My children will never be allowed to use the internet more than a half-hour or so a day, and we won't have any kind of TV programming at all.

Dragon55
July 29, 2009, 06:01 PM
Wow:eek:

""My children will never be allowed to use the internet more than a half-hour or so a day, and we won't have any kind of TV programming at all.""
__________________

I'm sorry but as grandiose as that sounds... it will never happen.

Shucks they'll need 2 hrs of internet just to do their homework.

Eskimo
July 29, 2009, 06:11 PM
Well, it's obviously a different story for homework. A lot of my ideas seem a little extreme to most people.

All the time, I hear people tell me "you just think that now, wait until it happens.." but they never seem to be right. Why base your life on another person's shortcomings?

Edit - that last bit isnt directed towards you at all, Dragon.

Wow

""My children will never be allowed to use the internet more than a half-hour or so a day, and we won't have any kind of TV programming at all.""
__________________

I'm sorry but as grandiose as that sounds... it will never happen.

Shucks they'll need 2 hrs of internet just to do their homework.

Brian Pfleuger
July 29, 2009, 06:40 PM
My children will never be allowed to use the internet more than a half-hour or so a day, and we won't have any kind of TV programming at all.

I fully understand and have great respect for that stance.

Ian0351
July 29, 2009, 07:09 PM
I totally agree with the no tv portion of your position Eskimo. I used to have free cable, and when I got home from work I'd sit down, scroll through 75 channels, finding nothing to watch and settle on something I had seen or didn't care about simply to kill time while I 'decompressed'. Then I moved, the current apt. doesn't provide cable and I certainly won't pay for it, and I am so much happier. For background noise I listen to music, and when I have a couple of hours to kill I take my dog to the river (last apt. didn't allow dogs, but they supplied the tv:eek:). I do, in fact, have a very nice tv I got as a christmas present which I use for video games and movies. However, we are having an exceptionally nice July in western Washington and I can honestly say that I haven't turned it on in weeks... even though I just bought a new playstation game I am very excited about.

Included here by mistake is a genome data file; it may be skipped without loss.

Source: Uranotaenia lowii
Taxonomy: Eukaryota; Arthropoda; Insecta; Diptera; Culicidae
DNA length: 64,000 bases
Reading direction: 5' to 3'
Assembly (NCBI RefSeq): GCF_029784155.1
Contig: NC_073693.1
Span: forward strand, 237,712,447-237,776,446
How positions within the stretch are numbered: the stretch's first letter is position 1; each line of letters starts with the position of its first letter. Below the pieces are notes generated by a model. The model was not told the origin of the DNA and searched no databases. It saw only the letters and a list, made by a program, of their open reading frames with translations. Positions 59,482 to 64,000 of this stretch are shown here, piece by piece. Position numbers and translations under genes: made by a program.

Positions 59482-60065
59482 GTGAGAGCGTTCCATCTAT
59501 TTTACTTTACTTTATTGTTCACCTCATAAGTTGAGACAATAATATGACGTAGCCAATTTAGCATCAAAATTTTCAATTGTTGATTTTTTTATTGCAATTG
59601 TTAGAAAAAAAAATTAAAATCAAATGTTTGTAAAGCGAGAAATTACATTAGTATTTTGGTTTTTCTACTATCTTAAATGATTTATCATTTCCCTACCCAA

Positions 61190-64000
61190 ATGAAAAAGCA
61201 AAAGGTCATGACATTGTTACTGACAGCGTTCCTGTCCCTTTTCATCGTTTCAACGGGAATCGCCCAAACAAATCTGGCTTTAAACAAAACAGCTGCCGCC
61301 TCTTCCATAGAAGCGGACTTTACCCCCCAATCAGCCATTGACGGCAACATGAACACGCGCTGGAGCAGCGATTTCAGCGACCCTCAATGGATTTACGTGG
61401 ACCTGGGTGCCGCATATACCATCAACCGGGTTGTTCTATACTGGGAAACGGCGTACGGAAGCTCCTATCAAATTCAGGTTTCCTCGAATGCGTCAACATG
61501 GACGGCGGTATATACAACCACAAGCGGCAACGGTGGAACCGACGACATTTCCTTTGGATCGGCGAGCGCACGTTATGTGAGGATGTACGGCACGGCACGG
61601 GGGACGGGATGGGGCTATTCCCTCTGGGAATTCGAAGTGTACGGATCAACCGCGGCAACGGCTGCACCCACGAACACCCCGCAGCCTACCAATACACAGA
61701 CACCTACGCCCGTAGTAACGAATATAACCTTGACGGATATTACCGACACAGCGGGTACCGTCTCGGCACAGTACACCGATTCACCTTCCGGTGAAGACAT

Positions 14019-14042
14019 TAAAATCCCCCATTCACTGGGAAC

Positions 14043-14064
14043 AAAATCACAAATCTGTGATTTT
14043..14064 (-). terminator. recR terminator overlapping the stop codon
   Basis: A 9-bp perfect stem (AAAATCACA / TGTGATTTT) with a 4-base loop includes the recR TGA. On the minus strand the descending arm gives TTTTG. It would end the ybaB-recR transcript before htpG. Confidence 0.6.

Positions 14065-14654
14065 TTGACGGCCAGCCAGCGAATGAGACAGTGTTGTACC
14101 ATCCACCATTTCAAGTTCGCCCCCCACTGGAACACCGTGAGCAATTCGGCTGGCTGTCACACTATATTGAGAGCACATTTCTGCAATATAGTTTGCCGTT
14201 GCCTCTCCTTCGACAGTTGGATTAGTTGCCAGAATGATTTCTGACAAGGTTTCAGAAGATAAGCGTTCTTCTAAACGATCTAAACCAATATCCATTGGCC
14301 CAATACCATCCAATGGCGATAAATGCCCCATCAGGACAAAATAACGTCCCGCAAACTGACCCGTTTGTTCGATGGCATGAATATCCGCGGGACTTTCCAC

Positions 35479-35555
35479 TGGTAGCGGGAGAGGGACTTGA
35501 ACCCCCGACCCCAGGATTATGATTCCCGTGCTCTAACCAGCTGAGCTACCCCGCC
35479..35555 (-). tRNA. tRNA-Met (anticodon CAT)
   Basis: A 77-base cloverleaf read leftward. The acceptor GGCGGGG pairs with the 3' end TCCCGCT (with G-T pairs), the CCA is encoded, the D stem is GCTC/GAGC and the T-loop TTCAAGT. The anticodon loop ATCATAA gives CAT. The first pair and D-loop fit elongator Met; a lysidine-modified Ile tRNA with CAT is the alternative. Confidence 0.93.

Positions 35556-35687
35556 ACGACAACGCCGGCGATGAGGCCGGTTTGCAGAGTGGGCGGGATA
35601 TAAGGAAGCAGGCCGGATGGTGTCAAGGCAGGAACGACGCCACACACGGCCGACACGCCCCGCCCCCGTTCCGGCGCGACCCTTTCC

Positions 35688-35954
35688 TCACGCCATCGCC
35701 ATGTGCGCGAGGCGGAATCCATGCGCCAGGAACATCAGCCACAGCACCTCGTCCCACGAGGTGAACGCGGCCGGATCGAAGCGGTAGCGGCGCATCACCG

As far as the internet goes, I think we're all guilty of overdoing that on occasion:rolleyes:.

orionengnr
July 29, 2009, 08:00 PM
"Eye for an eye" was meant to LIMIT retribution. It was meant to prevent people getting killed for offenses that did not merit such.
The problem we have today is that we want LIFE for an eye, or life for a stereo, as the case may be.

I could not disagree more.

The problem is that we are continually faced with idiot DAs, idiot juries, and idiot judges accepting plea bargains, probation, etc, for serious offenses.

Brian Pfleuger
July 29, 2009, 08:11 PM
I could not disagree more.

The problem is that we are continually faced with idiot DAs, idiot juries, and idiot judges accepting plea bargains, probation, etc, for serious offenses.

I agree with your point. However, that has nothing to do with the origin of the "Eye for an eye" concept. It WAS meant to LIMIT retribution, to prevent people getting killed because they stole a donkey, for example, or getting an arm cut off for trampling a crop, etc.

The problem that you, and I, have with the modern system is that it is NOT "eye for an eye", it is far, far less.
The system has forgotten that cocaine can kill just as easily as a gun but the "murderer" gets life and the dealer gets a plea. Even the murderer getting a life sentence is minimalist, IMO. Take a life, lose your life, not sit in jail for 30 years with heat and air conditioning and weight rooms and cable tv...

Hellbilly5000
July 29, 2009, 08:20 PM
I do think with all the technology we have today it makes kids feel entitled to being entertained. I am 30 I grew up in the age of nintendo.
I played video games as a kid. If my parents thought i was inside to long they kicked me out and I went to a friends house and we played football or basketball for the rest of the day
When we were all younger parents did not worry about us if they did not see us or hear from us from 10 am till it was dark. We all did it as a kid Mom tells us to be home at dark (dark is a very subjective and debatable word for a kid) and we showed up at the last possible moment.